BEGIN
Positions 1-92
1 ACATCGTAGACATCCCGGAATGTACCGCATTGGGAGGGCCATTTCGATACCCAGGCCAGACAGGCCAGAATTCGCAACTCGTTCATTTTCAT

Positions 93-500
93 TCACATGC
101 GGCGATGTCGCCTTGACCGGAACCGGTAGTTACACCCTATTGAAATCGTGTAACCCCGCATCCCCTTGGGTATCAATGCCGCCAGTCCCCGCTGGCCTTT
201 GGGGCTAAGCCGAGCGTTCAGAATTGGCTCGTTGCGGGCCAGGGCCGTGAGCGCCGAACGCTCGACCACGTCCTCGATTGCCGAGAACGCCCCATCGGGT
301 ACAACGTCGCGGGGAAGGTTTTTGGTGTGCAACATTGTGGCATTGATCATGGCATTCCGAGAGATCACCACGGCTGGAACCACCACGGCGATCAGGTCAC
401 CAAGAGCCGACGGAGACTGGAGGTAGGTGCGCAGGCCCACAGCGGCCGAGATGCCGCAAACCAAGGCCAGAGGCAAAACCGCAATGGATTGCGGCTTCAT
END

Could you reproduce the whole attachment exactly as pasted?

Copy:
Positions 1-92
1 ACATCGTAGACATCCCGGAATGTACCGCATTGGGAGGGCCATTTCGATACCCAGGCCAGACAGGCCAGAATTCGCAACTCGTTCATTTTCAT

Positions 93-500
93 TCACATGC
101 GGCGATGTCGCCTTGACCGGAACCGGTAGTTACACCCTATTGAAATCGTGTAACCCCGCATCCCCTTGGGTATCAATGCCGCCAGTCCCCGCTGGCCTTT
201 GGGGCTAAGCCGAGCGTTCAGAATTGGCTCGTTGCGGGCCAGGGCCGTGAGCGCCGAACGCTCGACCACGTCCTCGATTGCCGAGAACGCCCCATCGGGT
301 ACAACGTCGCGGGGAAGGTTTTTGGTGTGCAACATTGTGGCATTGATCATGGCATTCCGAGAGATCACCACGGCTGGAACCACCACGGCGATCAGGTCAC
401 CAAGAGCCGACGGAGACTGGAGGTAGGTGCGCAGGCCCACAGCGGCCGAGATGCCGCAAACCAAGGCCAGAGGCAAAACCGCAATGGATTGCGGCTTCAT